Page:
By Mary Sharron Devine, @@

How I hated P.E.!

Oh, the embarrassment of jumping “over” the horse…only to get stuck on it.

No one would listen to a wee lassie, “You’ll be fine”, “You’ll soon master it”.

They lied.

Cross country running? Dear God, it was a form of torture.

How can you possibly look good in a pair of brown shorts, a shapeless Aertex shirt and trainers?

Short answer: you can’t.

I needed heels, I still need heels; even today I do not own a pair of trainers.

I decided in second year there would be no more P.E.

The problem with rebelling against something when you are fourteen is you can’t tell anyone.

“I’ve decided that I am not suited to Physical Education, my dear parents, so I am no longer attending the classes”. This would have led to me being punished, probably by being made to listen to Jim Reeves records – what a punishment that was.

On Tuesday’s I got off the bus and went for a wander; I always went in for my other classes though.

It was a good feeling. I was rebelling against the horrors of P.E. Little me making a stand in my own quiet way. I wasn’t designed to jump a horse, climb bars, play hockey or run around the school.

I would rather write short stories, poems or letters to magazines. Ideas for stories were always swirling around in my head.

One day my Mother asked me why my P.E. kit never appeared in the washing basket. Oh no! What could I say?

“Someone must have taken it by mistake“, was all I could think to reply.

 No escape, new shorts and top were purchased. Off to school I went, new kit in my bag. I had to mess it up a bit and put it in the washing basket. Ha – rebelling again!

Being a rebel makes you a wee bit braver. I wondered what to do with the despicable trainers. How I hated them. Flat, blue and white – Adidas no less – still I hated them.

The mere thought of them being mine made me feel uneasy. That thought was pushed to the back of my mind rather sharply. One day I was walking along the corridor with my friend – who also hated P.E. – when who should be walking towards us but the P.E. teacher. She said “Hello girls”, we managed to mutter “Hello” and kept walking, we were aware that she had stopped walking as would no longer hear the manic squeak of her trainers on the cold floor.

“Girls, come here a moment please” she said.

Oh God! We were terrified. Was the game up? I would be forced to listen to Jim Reeves in the house where I would spend the rest of my life as punishment?

“I haven’t seen you two in class for a long time; I thought you had moved away” she said.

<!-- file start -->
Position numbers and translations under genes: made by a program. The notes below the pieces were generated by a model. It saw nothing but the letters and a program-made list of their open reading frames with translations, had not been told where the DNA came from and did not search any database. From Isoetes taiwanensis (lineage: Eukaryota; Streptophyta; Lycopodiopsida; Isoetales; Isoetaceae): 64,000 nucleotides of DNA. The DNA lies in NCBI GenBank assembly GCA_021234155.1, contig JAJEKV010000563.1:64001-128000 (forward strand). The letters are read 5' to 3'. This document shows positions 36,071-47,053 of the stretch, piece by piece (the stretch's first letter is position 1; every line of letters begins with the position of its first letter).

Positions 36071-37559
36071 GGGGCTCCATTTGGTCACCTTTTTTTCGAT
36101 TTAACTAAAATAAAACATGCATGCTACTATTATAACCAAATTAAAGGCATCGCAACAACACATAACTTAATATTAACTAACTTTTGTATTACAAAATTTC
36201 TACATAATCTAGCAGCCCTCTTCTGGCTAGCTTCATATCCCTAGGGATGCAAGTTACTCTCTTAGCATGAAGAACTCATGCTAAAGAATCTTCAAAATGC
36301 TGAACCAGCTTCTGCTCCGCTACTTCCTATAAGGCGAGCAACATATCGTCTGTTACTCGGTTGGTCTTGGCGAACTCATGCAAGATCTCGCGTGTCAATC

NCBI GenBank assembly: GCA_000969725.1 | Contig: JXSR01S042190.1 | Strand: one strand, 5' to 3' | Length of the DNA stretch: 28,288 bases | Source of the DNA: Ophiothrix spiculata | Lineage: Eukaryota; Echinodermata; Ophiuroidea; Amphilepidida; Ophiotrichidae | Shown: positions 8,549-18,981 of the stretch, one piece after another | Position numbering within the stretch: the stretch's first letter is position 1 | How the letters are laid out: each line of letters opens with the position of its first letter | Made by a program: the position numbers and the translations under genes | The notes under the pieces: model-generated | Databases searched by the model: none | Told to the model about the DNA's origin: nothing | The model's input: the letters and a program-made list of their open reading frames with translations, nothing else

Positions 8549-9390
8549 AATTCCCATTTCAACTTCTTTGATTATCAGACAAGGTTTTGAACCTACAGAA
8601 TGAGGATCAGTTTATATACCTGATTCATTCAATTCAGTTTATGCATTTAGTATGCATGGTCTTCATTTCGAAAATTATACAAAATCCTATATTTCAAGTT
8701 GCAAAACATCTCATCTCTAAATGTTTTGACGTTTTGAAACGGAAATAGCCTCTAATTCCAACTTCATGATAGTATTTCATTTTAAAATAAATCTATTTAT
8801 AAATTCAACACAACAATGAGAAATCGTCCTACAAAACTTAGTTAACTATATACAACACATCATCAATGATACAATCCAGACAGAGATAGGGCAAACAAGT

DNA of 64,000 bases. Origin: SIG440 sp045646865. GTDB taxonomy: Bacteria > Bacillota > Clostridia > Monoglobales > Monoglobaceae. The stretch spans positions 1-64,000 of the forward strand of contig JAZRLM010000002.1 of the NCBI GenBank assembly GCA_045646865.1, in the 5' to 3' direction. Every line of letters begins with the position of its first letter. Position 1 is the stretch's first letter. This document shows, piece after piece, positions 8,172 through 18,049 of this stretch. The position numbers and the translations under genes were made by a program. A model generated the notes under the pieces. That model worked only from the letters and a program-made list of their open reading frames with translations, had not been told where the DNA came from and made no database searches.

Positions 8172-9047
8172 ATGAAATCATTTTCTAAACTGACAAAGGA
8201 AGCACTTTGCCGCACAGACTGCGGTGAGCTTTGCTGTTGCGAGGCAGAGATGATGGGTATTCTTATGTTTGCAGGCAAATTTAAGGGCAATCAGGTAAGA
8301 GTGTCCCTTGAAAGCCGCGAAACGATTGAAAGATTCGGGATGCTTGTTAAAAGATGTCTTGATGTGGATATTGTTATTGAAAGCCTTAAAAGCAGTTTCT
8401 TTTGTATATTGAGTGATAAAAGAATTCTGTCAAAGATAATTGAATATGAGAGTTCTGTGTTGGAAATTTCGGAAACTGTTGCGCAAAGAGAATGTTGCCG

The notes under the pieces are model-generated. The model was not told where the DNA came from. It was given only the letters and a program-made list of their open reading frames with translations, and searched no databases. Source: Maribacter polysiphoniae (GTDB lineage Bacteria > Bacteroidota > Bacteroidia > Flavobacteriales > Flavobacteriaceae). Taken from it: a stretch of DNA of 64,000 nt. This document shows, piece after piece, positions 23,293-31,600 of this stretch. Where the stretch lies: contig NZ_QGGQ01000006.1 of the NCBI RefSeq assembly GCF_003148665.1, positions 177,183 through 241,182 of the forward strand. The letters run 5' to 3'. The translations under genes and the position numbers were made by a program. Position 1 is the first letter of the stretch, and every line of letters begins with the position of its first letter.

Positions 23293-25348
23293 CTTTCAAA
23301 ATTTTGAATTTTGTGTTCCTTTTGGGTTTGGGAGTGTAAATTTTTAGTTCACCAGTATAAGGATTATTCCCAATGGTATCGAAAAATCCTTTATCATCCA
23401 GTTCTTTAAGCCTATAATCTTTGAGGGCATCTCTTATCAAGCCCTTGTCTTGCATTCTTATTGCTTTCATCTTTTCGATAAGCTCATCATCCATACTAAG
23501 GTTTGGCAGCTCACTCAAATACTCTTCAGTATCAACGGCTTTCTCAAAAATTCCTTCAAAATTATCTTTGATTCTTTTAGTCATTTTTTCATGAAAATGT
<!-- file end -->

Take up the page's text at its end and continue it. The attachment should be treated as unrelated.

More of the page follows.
“No Miss, we have been here but we are no longer in your P.E. class, we are in the other one” the words tumbled from my friends’ mouth with ease.

I stood there completely silent; I could hardly breathe.

“Oh. Right girls, on you go” she said, and the menacing squeak from her trainers trailed off.

Too close for comfort.

It was as if everyone loved P.E. and we were the only ones who hated it. Posters were all over the school “Join the gymnastics club today!”, “Join the running club!” No thank you!

People on the school bus would ask me why I wasn’t in P.E. that day. I told them I had a doctor’s appointment…from second year I think I had around a thousand doctor’s or dentist’s appointments actually.

It was easy in the days before mobile phones and social media.

Silent rebels – the only type of rebel you can be at school unless you want to end up in detention…or worse.

I wanted to make a statement, do something about it. But what? Write to the Dear Deidre column? Stage a protest? There would probably only be two of us there.

Then it came to me. I would burn my trainers. It would be a healing process, help me to forget being stuck on the horse and having to get lifted off it.

The following Tuesday my dear friend and I went to the local park. I had my trainers in my bag, a box of bluebell matches in my pocket (purchased from RS McColls) and a great feeling in my heart.

The park-keeper was hovering around us – could he sense the rebellious air coming from us?

Maybe not. He left with a thermos flask, probably going for a cup of tea and a sleep. He wouldn’t know how to rebel.

I took the trainers out my bag, hating them and all they stood for. I laid them on the ground near then bin. It was me in charge. Not the school. Not my parents. I lit the match and threw it onto the trainers. The laces began to burn.

It was a great moment.

I savoured it.

No more P.E.

No more pain or humiliation.

It was the end.

I had won.

It was me against P.E. and I was the winner.  

I went home feeling fantastic.

“Why were you buying matches in RS McColls?” demanded my Mother. (Before Facebook people relied on their neighbours to spread the word and the Campsie grapevine was faster than you could imagine.)

I didn’t say a thing

My Mother decided I had been smoking cigarettes; I let her believe that. Jim Reeves was played as I cleaned the house. But I didn’t mind; I was the winner.

Like the women in the sixties and seventies, I felt liberated.

I didn’t burn my bra, I burned my trainers!

teenage rebellion, physical education